Effect of the Personalized System of Instruction (PSI) on Health Related Fitness Knowledge and Class Time Physical Activity

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Background/Purpose: There is a general low level of health-related fitness (HRF) knowledge among secondary students in the United States which can impact current and future physical activity (PA) levels. An instructional strategy that may increase HRF knowledge without decreasing PA may be the Personalized System of Instruction (PSI).

Method: Two classes from a private, urban high school in a major city within the Mountain West region of the United States participated in the six week study. Group 1 (n=24) completed a unit on personal fitness using the PSI model while Group 2 (n=29) used a traditional, DI approach. Knowledge was assessed three times (pre, post, 3-week follow-up) using a 45-question standardized HRF knowledge test. Class time PA was reported using a modification of the SOFIT observation system.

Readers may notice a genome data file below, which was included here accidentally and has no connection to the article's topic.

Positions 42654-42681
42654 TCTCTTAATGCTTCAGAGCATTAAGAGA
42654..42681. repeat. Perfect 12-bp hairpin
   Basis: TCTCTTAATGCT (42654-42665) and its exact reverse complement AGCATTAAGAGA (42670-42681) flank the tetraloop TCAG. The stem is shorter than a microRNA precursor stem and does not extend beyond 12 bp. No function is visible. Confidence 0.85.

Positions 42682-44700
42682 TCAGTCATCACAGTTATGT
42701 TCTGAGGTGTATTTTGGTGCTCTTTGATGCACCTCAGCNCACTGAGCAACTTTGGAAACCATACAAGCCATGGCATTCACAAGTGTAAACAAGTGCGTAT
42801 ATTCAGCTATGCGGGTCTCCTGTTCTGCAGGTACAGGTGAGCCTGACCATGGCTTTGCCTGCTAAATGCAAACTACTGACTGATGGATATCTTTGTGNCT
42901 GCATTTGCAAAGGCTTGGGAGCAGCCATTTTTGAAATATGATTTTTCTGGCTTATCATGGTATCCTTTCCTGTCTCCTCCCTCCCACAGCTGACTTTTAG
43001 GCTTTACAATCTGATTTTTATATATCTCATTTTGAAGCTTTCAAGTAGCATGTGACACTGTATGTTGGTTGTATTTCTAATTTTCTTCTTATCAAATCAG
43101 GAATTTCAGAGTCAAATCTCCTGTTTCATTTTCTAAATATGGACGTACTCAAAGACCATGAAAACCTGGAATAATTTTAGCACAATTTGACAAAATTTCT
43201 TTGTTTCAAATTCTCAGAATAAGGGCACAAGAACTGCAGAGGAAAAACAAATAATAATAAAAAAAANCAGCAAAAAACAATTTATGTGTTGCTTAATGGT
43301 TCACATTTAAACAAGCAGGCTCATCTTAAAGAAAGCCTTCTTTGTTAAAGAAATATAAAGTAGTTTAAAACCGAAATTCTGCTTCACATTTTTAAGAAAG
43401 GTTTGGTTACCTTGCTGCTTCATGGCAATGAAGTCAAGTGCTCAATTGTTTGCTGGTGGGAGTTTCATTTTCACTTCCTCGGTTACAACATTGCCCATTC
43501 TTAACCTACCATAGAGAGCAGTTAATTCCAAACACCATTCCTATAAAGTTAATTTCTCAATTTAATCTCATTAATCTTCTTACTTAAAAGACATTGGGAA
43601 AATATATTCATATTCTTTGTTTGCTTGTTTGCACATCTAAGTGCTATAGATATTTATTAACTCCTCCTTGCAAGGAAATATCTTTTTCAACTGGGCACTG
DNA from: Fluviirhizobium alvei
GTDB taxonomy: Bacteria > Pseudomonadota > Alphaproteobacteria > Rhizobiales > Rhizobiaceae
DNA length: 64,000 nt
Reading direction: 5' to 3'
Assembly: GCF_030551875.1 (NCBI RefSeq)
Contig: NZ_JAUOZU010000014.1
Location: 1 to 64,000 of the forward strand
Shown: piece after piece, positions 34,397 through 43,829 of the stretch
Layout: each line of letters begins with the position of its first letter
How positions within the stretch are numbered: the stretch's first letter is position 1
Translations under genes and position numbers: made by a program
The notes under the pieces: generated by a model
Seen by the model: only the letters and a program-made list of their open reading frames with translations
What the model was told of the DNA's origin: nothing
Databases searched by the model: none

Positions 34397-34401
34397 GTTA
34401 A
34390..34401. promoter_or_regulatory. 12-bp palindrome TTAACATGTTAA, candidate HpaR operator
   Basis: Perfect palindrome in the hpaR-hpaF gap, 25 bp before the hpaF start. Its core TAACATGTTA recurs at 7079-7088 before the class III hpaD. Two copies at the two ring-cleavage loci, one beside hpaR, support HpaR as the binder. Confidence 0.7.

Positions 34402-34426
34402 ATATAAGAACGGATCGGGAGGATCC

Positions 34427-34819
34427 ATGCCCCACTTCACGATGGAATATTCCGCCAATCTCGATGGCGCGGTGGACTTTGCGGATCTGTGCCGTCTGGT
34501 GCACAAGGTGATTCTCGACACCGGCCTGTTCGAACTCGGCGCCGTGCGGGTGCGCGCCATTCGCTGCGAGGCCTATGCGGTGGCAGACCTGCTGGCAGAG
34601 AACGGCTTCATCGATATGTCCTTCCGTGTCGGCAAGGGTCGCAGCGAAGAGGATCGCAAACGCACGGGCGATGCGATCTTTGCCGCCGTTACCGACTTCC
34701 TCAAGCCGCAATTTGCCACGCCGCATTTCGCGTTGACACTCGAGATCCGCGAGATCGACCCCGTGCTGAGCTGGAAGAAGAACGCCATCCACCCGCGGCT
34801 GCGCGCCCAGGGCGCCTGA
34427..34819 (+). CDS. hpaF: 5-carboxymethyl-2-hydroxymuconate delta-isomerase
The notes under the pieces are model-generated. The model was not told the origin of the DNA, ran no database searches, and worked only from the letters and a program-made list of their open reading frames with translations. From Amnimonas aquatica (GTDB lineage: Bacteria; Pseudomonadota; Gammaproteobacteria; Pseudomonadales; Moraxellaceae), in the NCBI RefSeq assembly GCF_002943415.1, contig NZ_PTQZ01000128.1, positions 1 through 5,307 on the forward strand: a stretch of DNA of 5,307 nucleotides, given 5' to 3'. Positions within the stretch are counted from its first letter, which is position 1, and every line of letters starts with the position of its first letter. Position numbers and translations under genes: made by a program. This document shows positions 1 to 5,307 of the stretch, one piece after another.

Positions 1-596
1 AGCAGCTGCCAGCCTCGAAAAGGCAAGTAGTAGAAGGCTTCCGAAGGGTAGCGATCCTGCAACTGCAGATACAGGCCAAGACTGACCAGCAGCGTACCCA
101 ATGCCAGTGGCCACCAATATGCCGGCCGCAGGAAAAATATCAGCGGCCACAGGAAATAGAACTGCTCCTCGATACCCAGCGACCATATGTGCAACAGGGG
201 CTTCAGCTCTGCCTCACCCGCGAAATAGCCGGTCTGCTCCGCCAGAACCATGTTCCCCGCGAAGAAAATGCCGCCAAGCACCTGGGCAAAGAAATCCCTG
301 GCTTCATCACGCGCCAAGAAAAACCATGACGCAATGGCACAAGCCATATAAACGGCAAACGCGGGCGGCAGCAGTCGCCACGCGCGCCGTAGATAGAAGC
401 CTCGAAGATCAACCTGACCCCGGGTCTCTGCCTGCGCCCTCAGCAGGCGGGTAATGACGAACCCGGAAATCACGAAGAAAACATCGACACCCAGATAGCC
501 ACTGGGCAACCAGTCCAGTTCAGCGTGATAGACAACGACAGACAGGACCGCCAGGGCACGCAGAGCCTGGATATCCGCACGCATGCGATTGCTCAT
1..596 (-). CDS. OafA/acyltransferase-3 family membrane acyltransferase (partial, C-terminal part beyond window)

Analysis/Results: A 2x3 ANOVA was used to compare HRF knowledge scores showing a significant increase in Group 1 scores from pre to post-test (p=0.003) as well as significant increases in scores between Group 1 and Group 2 (p=0.03). Physical activity results were compared using a pair-samples t-test with outcomes revealing differences in class time PA levels (t=-0.27, p=0.79).

Conclusions: These results suggest that PSI is a successful model for increasing HRF knowledge while maintaining physical activity levels.


Society of Health and Physical Educators National Convention (SHAPE)


Seattle, WA